Metaphors for Knowledge and KM

Knowledge Management: Metaphors for Knowledge and KM

 

by Madanmohan Rao      Oct 28, ‘09

Knowledge Management consultant and author

http://twitter.com/MadanRao

Email: madan @techsparks.com

 

 

The fourth annual KM India summit (www.KMindia.in) kicked off on a rainy weekday in Chennai, drawing a range of KM practitioners, analysts, vendors and academics.

 

A number of metaphors for knowledge and KM were tossed around during the day, revealing continuing differences over the interpretation of KM and its role in organisations.

 

Rudolf D’Souza, VP of EurekaForbes, said knowledge is like oil, its value comes across only when it lubricates, fuels and energises an organisation. His company has used KM to discover a new business line and spin it off as a separate subsidiary. EurekaForbes also compares knowledge processes to discovery and nurturing of precious stones; they have Knowledge Gems (discovery of knowledge nuggets) and also Knowledge Pearls – learning from irritants and problems and awarding those who convert these learnings into knowledge nuggets.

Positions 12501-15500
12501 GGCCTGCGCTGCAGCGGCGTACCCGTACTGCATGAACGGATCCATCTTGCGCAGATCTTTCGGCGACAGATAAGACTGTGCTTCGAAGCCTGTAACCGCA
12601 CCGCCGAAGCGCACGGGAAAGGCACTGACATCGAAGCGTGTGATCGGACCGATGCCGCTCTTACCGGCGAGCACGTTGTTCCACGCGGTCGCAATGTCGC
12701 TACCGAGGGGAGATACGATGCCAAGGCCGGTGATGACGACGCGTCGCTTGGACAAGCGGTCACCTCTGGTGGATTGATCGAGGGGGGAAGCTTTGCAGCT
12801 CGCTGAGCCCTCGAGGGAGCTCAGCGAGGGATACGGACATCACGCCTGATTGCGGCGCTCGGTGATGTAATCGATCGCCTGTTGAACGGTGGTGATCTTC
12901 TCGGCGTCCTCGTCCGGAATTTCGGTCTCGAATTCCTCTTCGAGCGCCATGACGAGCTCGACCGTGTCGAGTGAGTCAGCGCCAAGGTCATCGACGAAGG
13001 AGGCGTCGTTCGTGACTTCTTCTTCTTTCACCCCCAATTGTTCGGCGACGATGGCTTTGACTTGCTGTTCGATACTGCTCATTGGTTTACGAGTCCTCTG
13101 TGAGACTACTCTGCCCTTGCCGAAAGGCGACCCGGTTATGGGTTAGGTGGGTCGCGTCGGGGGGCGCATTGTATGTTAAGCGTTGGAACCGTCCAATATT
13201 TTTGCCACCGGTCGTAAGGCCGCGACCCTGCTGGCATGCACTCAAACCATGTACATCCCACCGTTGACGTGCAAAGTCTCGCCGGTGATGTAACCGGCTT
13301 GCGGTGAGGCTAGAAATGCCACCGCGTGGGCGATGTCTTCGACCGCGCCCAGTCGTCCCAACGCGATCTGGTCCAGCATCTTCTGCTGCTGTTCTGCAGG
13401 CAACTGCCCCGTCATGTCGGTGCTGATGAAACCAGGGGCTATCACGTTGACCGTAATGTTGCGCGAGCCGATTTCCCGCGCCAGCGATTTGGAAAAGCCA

Knowledge and IT are more important than oil, according to Ashok Soota, chairman of IT services firm MindTree. Oil is a dwindling resource, but knowledge always grows. There are a growing number of alternatives to oil, but there is no substitute for knowledge.

 

S. Sadagopan, dean of IIIT-B, likened knowledge to a resource which can be managed and shared, but also said knowledge can be a liberator and knowledge is supreme in the kind of satisfaction and joy it can give to humans.

 

Gopichand Katragadda, GM at GE Energy Infrastructure, likened the components of knowledge leadership to neurons and DNA. Some components need to be analog and massively networked (neurons), others need to be digital and massively distributed (DNA).

 

KM India drew over 120 attendees from across India, and perhaps the most hilarious metaphor was used to describe the two attendees from outside India. D’Souza said the audience had two “Goliaths” of the KM field, when actually they were Davids – David Snowden and David Gurteen!

 

Next blogposts:

KM advantage for India

MAKE India award winners

Case studies of Social media and Social KM

Debate: Does process inhibit innovation? David Snowden (Cognitive Edge) v/s Jagdish Ramaswamy (Wipro Tech)

 

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